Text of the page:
Because the symptoms of Juvenile Huntington’s disease change and evolve over time, the extra support your child might need at school may also change.
All schools are required under the Equality Act 2010 to make “reasonable adjustments” for disabled children. These can include:
It is the responsibility of local councils to ensure these adjustments happen. This means that your child’s school should be able to accommodate any special needs they have, at least initially.
As Juvenile Huntington’s is such a rare disease, however, teachers are unlikely to have encountered any pupil with it before. So you will need to work with your school to ensure they understand how best to help. Take a look at our free guide for schools.
You can ask your council to carry out an education, health and care (EHC) needs assessment for your child. Local authorities are required to carry this out in accordance with the Children and Families Act 2014. This should lead to an EHC plan, which will explain the extra support they need.
This is a good starting point to getting your child the help they need in school.
Some schools are able to offer more help and support than others to pupils with additional needs. Ask to see your school’s policy on special educational needs and disabilities (SEND), so you know what support they can offer.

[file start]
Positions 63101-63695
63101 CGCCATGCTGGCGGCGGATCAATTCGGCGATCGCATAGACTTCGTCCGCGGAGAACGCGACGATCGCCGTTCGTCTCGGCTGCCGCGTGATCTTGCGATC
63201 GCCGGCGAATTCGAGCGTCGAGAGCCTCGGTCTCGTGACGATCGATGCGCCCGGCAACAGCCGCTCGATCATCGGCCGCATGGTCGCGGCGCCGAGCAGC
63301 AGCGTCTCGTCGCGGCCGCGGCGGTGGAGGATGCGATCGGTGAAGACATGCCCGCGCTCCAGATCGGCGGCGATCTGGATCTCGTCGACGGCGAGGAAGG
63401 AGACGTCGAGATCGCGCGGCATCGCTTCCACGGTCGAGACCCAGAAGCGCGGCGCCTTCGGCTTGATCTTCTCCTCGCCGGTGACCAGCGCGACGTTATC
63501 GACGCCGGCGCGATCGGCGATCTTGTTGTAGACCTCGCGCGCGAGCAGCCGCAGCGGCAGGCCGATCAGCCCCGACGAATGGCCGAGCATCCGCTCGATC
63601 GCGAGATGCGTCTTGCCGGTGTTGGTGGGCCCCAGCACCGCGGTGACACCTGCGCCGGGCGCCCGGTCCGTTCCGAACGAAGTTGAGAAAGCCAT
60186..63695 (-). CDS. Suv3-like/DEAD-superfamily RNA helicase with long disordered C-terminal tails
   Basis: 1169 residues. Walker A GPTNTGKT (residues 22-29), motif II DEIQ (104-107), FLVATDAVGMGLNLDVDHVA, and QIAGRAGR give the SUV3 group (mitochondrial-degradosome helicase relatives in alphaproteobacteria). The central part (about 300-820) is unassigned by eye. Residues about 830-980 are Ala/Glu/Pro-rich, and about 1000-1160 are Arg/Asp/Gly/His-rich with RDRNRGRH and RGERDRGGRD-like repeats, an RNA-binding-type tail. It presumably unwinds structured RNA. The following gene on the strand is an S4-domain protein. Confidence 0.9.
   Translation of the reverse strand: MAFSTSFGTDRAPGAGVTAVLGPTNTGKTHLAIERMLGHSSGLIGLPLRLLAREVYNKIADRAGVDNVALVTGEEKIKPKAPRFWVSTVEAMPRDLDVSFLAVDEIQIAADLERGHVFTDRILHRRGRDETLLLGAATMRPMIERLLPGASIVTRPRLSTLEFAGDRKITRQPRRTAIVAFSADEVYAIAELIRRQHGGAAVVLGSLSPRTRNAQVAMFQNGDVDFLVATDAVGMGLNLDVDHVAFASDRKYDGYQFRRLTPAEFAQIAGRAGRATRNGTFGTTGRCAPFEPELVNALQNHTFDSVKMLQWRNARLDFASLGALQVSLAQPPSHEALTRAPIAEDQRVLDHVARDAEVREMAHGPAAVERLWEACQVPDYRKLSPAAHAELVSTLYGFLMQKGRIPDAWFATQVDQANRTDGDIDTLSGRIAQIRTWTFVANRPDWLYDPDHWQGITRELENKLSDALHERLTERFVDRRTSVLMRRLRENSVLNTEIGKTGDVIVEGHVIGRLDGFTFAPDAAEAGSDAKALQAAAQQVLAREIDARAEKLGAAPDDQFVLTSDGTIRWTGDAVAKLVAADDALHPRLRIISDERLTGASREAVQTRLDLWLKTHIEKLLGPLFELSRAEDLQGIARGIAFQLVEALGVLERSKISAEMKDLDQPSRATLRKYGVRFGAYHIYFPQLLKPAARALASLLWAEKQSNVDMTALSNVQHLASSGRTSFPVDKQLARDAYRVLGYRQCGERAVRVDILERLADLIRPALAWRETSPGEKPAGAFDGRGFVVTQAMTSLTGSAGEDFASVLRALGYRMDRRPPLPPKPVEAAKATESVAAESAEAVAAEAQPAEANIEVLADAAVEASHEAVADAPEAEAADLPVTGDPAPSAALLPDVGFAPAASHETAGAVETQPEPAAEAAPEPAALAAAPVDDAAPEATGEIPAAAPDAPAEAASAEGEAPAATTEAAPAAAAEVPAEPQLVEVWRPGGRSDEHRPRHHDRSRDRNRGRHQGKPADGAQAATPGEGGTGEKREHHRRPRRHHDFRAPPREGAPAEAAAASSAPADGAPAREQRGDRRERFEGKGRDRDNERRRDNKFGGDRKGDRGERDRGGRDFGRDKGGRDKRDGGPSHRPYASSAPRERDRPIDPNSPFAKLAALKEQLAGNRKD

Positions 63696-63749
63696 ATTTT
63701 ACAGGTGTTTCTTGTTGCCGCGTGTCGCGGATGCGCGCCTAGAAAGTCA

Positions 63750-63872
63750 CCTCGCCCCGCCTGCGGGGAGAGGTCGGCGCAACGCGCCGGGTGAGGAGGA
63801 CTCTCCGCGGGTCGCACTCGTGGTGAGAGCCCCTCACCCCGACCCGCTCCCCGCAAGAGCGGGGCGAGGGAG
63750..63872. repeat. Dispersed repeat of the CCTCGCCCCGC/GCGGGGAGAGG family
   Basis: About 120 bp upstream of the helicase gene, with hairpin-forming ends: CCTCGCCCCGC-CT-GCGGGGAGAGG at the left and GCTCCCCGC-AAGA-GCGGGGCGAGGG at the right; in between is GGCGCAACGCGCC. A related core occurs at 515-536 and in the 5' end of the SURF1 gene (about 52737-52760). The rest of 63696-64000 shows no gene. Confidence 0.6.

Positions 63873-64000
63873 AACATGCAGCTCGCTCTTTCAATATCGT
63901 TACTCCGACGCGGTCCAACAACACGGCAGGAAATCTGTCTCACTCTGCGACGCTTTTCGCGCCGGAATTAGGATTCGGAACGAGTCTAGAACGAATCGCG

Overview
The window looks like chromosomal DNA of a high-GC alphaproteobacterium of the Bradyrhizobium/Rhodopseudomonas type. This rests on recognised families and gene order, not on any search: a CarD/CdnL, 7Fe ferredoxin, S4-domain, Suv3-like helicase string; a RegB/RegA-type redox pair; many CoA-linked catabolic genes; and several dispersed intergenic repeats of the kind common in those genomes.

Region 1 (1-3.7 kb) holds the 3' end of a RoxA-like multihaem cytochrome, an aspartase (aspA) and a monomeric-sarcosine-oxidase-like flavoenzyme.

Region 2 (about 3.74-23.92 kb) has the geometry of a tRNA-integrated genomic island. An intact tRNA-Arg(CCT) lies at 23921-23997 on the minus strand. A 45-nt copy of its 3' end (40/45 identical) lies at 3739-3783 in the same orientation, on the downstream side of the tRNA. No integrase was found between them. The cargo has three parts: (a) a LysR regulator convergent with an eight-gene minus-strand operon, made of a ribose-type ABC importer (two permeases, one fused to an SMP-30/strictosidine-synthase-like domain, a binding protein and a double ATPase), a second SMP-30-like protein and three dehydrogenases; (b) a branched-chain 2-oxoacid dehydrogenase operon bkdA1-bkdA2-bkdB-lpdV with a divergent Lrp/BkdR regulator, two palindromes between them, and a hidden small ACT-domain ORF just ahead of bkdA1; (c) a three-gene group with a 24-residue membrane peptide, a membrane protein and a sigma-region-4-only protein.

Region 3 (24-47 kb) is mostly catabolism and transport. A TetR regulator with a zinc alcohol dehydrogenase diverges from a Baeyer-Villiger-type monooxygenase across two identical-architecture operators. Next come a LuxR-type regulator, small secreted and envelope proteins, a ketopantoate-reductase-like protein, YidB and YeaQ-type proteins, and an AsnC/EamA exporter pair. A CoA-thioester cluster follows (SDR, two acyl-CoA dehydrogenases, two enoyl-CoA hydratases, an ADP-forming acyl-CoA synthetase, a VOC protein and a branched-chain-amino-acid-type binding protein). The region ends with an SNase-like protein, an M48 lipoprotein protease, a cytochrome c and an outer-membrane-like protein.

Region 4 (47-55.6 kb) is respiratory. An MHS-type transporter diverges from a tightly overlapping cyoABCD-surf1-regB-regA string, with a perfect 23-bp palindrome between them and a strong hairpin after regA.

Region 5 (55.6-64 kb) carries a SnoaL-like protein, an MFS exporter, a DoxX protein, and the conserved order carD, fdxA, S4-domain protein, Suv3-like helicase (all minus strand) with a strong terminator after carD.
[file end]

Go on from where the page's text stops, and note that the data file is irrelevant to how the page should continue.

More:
There are lots of different things to think about when considering which school is right for your child with Juvenile Huntington’s. These include:
Your child is entitled to free transport if they can’t walk to school because of their special educational needs or disabilities. It doesn’t matter how far away they live. Your council must provide transport suitable for their needs.
For many children and young people with Juvenile Huntington’s, staying in a mainstream school may be the best option in the early to mid stages of the illness, but it can become more difficult as the disease progresses. However it very much depends on each individual’s situation.
Moving to a special needs school can be a big step for everyone, so it’s a good idea to think carefully about the best time to make such a change. Some children do better when they are with other children that are “higher-functioning” than themselves, while others benefit from the experience of being one of the more capable ones in their peer group.
Home schooling for someone with Juvenile Huntington’s is likely to be extremely challenging, as it can be quite isolating for both the child or young person and their parent-teacher. It’s generally good to have a break by being apart from each other and with other people for a few hours a day. Many children respond very differently to teachers and therapists than they do to their own parents and the presence of other children can also be very motivating for them.
Getting the right school environment for your child is important for any parent, and for children with Juvenile Huntington’s it can make a big difference to their quality of life.
HDA’s specialist adviser on Juvenile Huntington’s, Helen Santini, is happy to help answer any questions you have about education. You can reach her on email@example.com or 01279 507656.